Sales Taxation of Cloud-Based Software with Multiple Points of Use

Daniel Gayer, Tax Senior Manager
March 2015

Increasingly, those responsible for the procurement of software in an organization purchase multiple copies of software or licenses that are hosted and accessed via the ‘cloud.’ Typically, the host is located in a main office or central purchasing department in one state, and the software is then distributed or made available for use in offices in several other states, including use from home offices or by remote employees. This model of centralized purchasing for eventual distribution to other locations creates a dilemma and opportunity for sales and use tax analysis – first, should tax be paid to the state where the purchase is initially made or the state where the software is eventually used, and second, is the software in question taxable in the relevant state?

The Taxing State

Most states refer to such software as “multiple point of use” or MPU software. MPU software is generally exempt from sales tax provided that the purchaser presents the seller with an MPU exemption certificate as proof of the intended use. After the tax-free purchase transaction, the buyer is responsible for allocating the cost of the software to the states where it will be used, and then paying use tax to those states. Use tax is closely related to sales tax – typically applied to the same taxable items at the same rate. The use tax return is filed by the purchaser of the item, and the tax is paid to the state where the item is used, rather than being invoiced, collected and remitted by the seller to the state where the delivery of the good or service takes place.

Allocating the price among states where MPU software is used can be done using a variety of reasonable methods. In most cases, allocation based on the number of licenses used in each state or number of employees using the software in each state is the simplest and most practical method.

Is the MPU Software Taxable?

Once a business determines how much of the total purchase price to allocate to various states, the next step is to determine if the states in question tax the particular type of software at issue. Nearly all states that have a sales and use tax impose the tax on software transferred on a tangible medium such as a CD or DVD. However, many do not tax downloaded or cloud-based software, known as software-as-a-service or SaaS in sales tax parlance. For more information on this topic, please refer to our recent articles on sales taxation of SaaS here and here.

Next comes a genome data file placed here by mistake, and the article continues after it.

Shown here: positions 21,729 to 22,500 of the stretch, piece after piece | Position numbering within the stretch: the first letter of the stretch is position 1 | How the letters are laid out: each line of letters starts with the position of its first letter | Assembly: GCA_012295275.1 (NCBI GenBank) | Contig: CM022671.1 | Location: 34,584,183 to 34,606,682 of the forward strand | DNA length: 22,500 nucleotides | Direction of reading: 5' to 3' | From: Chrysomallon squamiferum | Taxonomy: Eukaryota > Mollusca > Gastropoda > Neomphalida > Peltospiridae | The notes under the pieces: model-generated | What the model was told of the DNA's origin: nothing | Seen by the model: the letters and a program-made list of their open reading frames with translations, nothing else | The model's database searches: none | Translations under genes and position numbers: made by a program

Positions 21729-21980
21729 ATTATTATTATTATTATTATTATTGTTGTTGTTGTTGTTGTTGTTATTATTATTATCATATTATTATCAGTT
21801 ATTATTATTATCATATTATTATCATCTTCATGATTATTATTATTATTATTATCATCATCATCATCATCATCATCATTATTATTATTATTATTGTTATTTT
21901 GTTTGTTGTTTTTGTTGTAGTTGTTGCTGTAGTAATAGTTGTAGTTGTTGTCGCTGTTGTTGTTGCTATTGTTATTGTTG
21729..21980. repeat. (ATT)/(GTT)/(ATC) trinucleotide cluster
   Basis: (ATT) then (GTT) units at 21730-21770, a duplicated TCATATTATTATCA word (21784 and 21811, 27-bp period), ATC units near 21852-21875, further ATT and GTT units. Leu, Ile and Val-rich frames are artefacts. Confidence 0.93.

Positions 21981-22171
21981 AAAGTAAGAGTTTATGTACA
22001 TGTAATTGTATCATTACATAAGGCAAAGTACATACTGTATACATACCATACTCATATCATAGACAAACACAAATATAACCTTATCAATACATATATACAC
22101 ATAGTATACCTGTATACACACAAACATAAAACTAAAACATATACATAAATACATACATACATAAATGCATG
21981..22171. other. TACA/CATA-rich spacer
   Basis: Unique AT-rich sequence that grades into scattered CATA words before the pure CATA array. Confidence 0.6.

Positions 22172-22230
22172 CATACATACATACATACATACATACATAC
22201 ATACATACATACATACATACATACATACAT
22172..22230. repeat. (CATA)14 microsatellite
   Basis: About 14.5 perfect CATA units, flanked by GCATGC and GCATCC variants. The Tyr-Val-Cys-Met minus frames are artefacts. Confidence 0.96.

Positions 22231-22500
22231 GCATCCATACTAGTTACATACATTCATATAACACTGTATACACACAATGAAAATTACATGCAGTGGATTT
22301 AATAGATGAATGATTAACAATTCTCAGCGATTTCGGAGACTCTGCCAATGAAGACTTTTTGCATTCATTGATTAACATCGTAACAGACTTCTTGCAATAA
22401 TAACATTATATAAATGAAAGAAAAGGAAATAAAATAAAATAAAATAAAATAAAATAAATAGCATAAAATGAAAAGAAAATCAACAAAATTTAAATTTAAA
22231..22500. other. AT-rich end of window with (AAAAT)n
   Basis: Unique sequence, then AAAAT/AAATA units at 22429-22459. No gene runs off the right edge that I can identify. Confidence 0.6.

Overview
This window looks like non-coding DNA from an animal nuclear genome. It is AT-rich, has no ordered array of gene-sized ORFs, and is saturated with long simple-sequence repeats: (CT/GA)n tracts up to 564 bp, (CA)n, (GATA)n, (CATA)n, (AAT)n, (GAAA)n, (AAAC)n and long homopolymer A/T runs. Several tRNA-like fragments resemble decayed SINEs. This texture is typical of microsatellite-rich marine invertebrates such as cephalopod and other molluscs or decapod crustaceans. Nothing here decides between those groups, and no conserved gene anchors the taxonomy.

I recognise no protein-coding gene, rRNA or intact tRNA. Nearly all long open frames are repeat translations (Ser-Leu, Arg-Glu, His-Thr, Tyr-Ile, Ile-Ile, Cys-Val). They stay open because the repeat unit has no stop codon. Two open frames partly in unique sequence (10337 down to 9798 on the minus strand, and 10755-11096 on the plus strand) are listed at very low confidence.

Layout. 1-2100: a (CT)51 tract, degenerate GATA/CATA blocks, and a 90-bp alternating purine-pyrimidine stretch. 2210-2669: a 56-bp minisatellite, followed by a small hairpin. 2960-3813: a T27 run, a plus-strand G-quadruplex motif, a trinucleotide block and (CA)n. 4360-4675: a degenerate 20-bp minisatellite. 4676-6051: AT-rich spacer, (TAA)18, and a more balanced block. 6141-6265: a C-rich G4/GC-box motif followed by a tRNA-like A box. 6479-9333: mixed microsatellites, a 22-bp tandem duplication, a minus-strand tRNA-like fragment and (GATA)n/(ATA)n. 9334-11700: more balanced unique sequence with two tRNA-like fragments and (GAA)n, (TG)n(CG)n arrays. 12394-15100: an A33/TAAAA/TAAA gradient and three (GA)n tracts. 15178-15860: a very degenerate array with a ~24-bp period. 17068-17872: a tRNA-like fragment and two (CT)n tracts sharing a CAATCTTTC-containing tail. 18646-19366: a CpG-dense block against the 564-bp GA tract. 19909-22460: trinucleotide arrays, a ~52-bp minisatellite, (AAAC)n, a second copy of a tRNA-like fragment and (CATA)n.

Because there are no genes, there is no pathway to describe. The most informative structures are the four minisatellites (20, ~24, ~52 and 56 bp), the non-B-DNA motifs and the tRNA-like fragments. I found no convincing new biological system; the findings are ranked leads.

Benefits to the Taxpayer

Applying the MPU software rules to your business offers several tax-saving opportunities. If your main office is in a high tax state or a state that taxes cloud-based software, but you have operations in other states with more favorable tax rules, you can allocate a portion of your software purchases to other states and pay tax at a reduced rate or perhaps avoid tax entirely on a portion of your purchase. Similarly, if you were unaware of the MPU rules and recently made a significant software purchase on which you paid sales tax in full in the state of purchase, some states will allow you to apply the MPU rules after the fact and obtain a refund for the portion of the software that was destined for out of state use. The unfortunate corollary to this opportunity is that states may expect you to remit use tax on software you use in state even if you purchased it elsewhere, and could raise this issue on audit and demand tax payment.

Please note that this tax planning opportunity only covers purchases of software, and may not be applicable to central purchasing of other taxable goods. If you have questions or are wondering if your business could benefit from application of the MPU rules to a recent or planned software purchase, please contact Dan Gayer, Merrill Barter, Chris DeRosa, or your BNN tax professional for a detailed analysis of your specific situation.

Disclaimer of Liability: This publication is intended to provide general information to our clients and friends. It does not constitute accounting, tax, or legal advice; nor is it intended to convey a thorough treatment of the subject matter.